Some people are saying that Google Instant is an “SEO killer.” I’ve heard several things heralded as SEO killers over the years, but nothing has really been as bad as people think. It’s just too important for a site to be ranked well, regardless of how quickly the results are displayed. You get ranked well by having great content, strong links, and a spider-friendly site. One “SEO killer” that comes to mind was a feature allowing users to “star” a result. If you’re signed into your Google account you’ll see little stars next to the results. Clicking the star allows a user to “vote” a result to the top of their results. This was supposed to revolutionize search and make SEO irrelevant because each user’s results would be completely customized. It never really caught on. SEO pundits had fits about that functionality and the industry got in a panic about it.
Another Google “innovation” was mixing in results from previous queries in with the results they present for a new search. This was really supposed to lead to completely customized results based on a user’s history. Though it’s still in place, it hasn’t resulted in the customization and that people expected and it sure didn’t kill SEO. Here’s a post I wrote about it: Google’s Mixed Results
There are people talking about the instant results affecting the “long tail” of search, but I doubt search behavior will change a lot for most industries. People shop for products online in a pretty specific way; they start broad and as they learn more about what they want, their search becomes more specific focusing on finding the best deal. I think that all the “instant” results presented for a shopping for a specific product will be an annoyance, a distraction, and most users will end up at the same organic results that they did before instant results.
The impact on news will probably be negligible because Google’s index can’t keep up. Let’s say you’re interested in the Ferraris catching fire. As you type, Google’s results change with each letter as they try to guess what you want. When you start typing Ferrari you are presented with several sets of results that are irrelevant to your search. Start typing “ferrari recall” and you’ll get all the way to “ferrari rec” before you start really seeing relevant results. If the user selects “ferrari recall” from the suggestions, they see the same results as they would if they organically searched for it.
There’s a recent story about a USB hack for playstations. I checked the results about this story and it wasn’t until “sony playstation hac” that Google presented results relevant to my search.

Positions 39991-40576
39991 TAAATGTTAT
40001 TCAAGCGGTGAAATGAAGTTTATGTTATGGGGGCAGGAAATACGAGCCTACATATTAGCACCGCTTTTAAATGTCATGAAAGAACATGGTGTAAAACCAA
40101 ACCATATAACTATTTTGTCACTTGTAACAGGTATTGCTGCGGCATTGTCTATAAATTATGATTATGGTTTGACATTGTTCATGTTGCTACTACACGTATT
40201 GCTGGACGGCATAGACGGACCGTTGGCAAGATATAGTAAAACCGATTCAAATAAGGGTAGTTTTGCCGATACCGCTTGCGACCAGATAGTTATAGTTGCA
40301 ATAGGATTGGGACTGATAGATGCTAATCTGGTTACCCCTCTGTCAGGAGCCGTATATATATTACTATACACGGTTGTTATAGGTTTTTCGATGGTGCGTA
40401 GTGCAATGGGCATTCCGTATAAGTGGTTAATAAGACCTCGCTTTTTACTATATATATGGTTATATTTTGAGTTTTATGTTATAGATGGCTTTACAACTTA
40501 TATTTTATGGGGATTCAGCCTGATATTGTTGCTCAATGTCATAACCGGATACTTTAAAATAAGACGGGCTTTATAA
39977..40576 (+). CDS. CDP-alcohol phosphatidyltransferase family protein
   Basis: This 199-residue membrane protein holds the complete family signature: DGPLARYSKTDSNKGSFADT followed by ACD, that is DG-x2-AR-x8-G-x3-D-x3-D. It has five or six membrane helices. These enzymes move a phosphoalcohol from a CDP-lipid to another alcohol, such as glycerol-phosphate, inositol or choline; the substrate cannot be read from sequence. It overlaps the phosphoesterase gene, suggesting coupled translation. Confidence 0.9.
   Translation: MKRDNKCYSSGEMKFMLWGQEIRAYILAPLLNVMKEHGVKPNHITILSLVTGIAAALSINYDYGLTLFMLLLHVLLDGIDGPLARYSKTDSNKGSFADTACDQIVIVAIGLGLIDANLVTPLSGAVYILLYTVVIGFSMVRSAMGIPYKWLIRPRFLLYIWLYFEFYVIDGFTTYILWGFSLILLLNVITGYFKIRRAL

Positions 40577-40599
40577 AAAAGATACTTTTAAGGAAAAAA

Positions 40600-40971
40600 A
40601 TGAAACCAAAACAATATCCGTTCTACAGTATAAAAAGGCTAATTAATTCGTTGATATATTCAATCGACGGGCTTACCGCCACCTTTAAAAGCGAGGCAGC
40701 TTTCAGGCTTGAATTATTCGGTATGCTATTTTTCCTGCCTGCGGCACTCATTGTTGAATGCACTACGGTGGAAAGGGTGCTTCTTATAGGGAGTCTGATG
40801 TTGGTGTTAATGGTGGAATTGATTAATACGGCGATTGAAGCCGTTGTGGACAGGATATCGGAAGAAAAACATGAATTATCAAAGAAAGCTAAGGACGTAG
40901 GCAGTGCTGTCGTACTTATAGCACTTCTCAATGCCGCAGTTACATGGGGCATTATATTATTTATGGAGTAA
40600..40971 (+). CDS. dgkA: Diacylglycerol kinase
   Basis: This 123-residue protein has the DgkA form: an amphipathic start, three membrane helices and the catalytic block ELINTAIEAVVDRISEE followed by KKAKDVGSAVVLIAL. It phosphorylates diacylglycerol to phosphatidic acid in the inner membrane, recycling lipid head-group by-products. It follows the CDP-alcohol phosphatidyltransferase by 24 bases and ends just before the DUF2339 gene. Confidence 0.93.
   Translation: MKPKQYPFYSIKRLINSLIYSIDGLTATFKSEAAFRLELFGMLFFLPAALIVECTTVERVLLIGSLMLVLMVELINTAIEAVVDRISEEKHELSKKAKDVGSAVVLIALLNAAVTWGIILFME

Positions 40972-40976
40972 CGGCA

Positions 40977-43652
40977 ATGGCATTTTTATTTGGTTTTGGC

Google’s idea is pretty cool, but for news searches they just can’t keep their index fresh enough to present relevant news results in every set of their suggested results. Users are probably still going to have to get pretty darn close to exactly what they are searching for before they see results, just like it is now.
This may change things a little bit for users that conduct traditional shopping searches online because they might be able to find what they are looking for quicker. For example, I looked at results for “buy wind chime.” I got to “buy wind c” and right then Google presented relevant results. Before that it was about wind turbines, microsoft windows, wind power, etc. A shopper will still have to get very close to their intended search to get the results they want, but probably won’t have to get all the way into the long tail to find what they want, unless they are really trying hard to find the best deal. In this economy, everyone is looking for the best deals so the impact might not be immediate.
I’m really interested in the impact on PPC. What a great way to force PPC advertisers to pay for short tail phrases. It’ll really affect the travel industry and force advertisers to bid on things like “disneyland” and “cancun” because people are less likely to get all the way to “disneyland hotel” and “cancun beach resort” if they see immediately see ads at “disneyland.” This could really hurt the smaller companies that can’t afford to compete for “disneyland” in the sponsored results, and will probably lead to more complaints about people bidding on brand names without authorization. Over the past several years more PPC advertisers have been getting sophisticated with dynamic keyword insertion, regional campaign targeting, and exhaustive lists of short-tail keywords to make sure they brand is represented. It’s great for advertisers because it allows them to pay fifty cents for a click and get traffic. Now they are going to have to spend $10 or more per click just to compete. They will also see a reduction in their impressions because their ad won’t be displayed as often. A reduction in impressions will also reduce click through rates which, to Google, means that an ad is less popular so the cost per click bids will go up. The bids on short phrases will go through the roof as companies start to feel the squeeze of “instant” results. Good for Google’s bank accounts, bad for advertisers and searchers.
The instant results are a direct result of Google’s caffeine update which greatly increased the search giant’s capacity to handle queries on the back-end. Caffeine was not an algorithmic change, but an infrastructure change and I have to say that it’s pretty impressive to see some of the fruits of the labor of all those nameless computer nerds making Google’s systems smokin’ fast.